Friday, December 18, 2009


And here is a seasonal message from myself and the Tu Clothing/ Sainsburys crew:


Here are the behind the scenes from my recent still life 'MERRY CHRISTMAS' shoot, shot for Tu Clothing at Sainsburys and also handily used in my Christmas cards!  
The lettering was great.  We had a huge version of the word 'MERRY' made up so that the clothing would sit perfectly on the letters as though they were pedestals.  We had the 'MERRY CHRISTMAS' made up to sit together (Merry on top of Christmas) in smaller letters so that it would fit on the set and the big 'MERRY' was in post comped onto the smaller letters for the final frame of the advert.

Wednesday, December 16, 2009


Below are Aiko and Harvey, the cats I shot for my Christmas card.  A full day of festive fun and tinsel was had by all to get the below shots.......


Coney Island is a peninsula, formerly an island, in southernmost BrooklynNew York CityUSA, with a beach on the Atlantic Ocean.
Coney Island became a resort after the Civil War  With the rail and steamboat lines, and access to the beach came major hotels and public and private beaches, followed by horse racingamusement parks, and less reputable entertainments such as Three-card Monte, other gambling entrepreneurs, and prostitution.
Between about 1880 and World War II, Coney Island was the largest amusement area in the United States, attracting several million visitors per year. At its height it contained three competing major amusement parks, Luna ParkDreamland, and Steeplechase Park, as well as many independent amusements.
Today the major parks are the late Astroland,which closed in late 2008, Deno's Wonder Wheel Amusement Park, 12th Street Amusements, and Kiddie Park.

Three rides at Coney Island are protected as designated NYC landmarks and listed in the National Register of Historic Places.

  • Wonder Wheel. Built in 1918 and opened in 1920, this steel Ferris wheel has both stationary cars and rocking cars that slide along a track. It holds 144 riders, stands 150 feet (46 m) tall, and weighs over 2,000 tons. At night the Wonder Wheel's steel frame is outlined and illuminated by neon tubes.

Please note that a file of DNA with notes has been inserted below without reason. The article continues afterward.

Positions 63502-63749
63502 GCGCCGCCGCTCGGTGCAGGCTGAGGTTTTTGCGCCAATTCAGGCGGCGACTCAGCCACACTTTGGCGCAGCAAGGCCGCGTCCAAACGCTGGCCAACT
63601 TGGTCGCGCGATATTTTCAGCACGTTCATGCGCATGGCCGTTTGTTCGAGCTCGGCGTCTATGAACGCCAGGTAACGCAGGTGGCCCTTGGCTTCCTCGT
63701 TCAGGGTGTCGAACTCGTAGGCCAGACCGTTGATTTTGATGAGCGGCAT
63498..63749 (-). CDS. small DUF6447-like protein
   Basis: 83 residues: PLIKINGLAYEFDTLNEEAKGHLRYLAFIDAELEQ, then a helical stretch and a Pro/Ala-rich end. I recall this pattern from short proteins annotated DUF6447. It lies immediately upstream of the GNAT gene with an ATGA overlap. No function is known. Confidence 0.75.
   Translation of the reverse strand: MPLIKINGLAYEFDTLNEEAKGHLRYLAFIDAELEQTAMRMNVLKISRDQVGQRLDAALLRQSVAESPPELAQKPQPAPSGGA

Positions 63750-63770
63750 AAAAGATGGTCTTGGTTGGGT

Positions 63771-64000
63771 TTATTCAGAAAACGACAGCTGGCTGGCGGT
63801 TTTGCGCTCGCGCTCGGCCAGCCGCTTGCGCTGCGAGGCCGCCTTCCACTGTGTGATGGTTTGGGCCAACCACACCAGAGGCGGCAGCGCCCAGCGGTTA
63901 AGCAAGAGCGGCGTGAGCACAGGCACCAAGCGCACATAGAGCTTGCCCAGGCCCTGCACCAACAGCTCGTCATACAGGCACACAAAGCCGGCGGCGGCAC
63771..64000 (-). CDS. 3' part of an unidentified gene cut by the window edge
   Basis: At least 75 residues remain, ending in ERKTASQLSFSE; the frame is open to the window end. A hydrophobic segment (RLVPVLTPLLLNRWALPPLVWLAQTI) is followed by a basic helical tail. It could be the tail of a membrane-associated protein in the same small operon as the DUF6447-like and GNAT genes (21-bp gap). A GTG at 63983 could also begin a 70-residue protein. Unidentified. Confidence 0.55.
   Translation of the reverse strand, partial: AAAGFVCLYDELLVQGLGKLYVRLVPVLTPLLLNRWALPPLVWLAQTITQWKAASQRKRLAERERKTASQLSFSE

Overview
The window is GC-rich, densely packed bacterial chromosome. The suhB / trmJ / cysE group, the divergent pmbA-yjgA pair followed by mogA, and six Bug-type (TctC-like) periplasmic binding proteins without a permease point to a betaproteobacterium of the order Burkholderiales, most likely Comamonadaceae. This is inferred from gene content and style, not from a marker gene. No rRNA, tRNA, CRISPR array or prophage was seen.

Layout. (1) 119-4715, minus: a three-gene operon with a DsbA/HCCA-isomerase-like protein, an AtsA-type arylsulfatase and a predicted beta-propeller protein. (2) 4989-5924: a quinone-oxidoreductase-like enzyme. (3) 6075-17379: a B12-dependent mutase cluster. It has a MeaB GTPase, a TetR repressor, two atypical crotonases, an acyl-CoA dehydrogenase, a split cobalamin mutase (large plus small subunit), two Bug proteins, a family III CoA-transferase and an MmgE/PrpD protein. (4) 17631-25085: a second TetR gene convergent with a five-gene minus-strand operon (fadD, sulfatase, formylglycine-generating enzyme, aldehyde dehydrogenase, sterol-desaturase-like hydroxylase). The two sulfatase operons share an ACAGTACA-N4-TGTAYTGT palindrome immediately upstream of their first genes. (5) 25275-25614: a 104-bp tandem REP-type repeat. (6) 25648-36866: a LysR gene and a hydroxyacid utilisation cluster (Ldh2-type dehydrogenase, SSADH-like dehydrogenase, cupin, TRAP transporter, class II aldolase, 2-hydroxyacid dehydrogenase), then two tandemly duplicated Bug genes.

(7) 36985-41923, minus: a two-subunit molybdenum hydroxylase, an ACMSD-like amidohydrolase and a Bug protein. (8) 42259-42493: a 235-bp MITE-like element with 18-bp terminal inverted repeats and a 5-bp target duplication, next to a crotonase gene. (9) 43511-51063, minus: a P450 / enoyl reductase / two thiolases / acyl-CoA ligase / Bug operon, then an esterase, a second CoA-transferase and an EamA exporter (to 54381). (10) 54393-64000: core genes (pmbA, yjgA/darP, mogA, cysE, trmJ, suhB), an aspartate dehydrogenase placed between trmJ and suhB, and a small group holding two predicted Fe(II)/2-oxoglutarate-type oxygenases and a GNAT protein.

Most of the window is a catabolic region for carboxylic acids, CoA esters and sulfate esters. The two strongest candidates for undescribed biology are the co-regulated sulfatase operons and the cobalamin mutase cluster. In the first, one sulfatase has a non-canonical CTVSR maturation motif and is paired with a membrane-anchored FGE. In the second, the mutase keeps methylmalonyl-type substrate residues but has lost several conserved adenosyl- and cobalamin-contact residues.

• The Cyclone roller coaster, built in 1927, is one of the nation's oldest wooden coasters still in operation. A favorite of some coaster aficionados, the Cyclone includes an 85-foot (26 m), 60 degree drop.
  • The Parachute Jump was the first ride of its kind. Patrons were hoisted 190 feet (58 m) in the air before being allowed to drop using guy-wired parachutes. Although the ride has been closed since 1968, it remains a Coney Island landmark and is sometimes referred to as "Brooklyn's Eiffel Tower." Between 2002 and 2004, the Jump was completely dismantled, cleaned, painted and restored, but remains inactive. 
I visited Coney Island just before Astroland closed.  Coney Island and it's amusement parks have a strange atmosphere but there is something about the place that I love.  Partially dilapidated and partially restored, it is a contradiction in itself.  Behind the beach and the park stands a bunch of high rises making for a most unusual skyline.  The rides that are still open are packed with people while the ones that are closed stand deserted not so far away.  There is a feeling of hedonism and abandonment, people having a great time at the fun-fair, mixed with the dregs that society abandoned.....

Thursday, November 19, 2009

TU November '09 TV Commercial

Below is my Tu Clothing ad, shot for Sainsbury's in October and shown on UK National TV a couple of weeks ago......

Thursday, November 12, 2009


My favourite moment from a recent shoot is pictured below.  
The model/ actor below, Austin, was fresh to London from LA for the very first time.  Instead of showing him some of the usual tourist hot spots, we whisked him straight to London's East End, where I was shooting in the rain on the streets around various council estates.  
Walking back to our winebago, I spotted this bulldog tied up in a van.  After asking the owners permission and enquiring into whether the bulldog was a friendly character, I asked Austin to go and acquaint himself.  Nervous at first, we eventually got him in the van where he got well and truly mauled (in a playful way).  My assistant and I were howling with laughter as I shot it.....Austin was a great sport!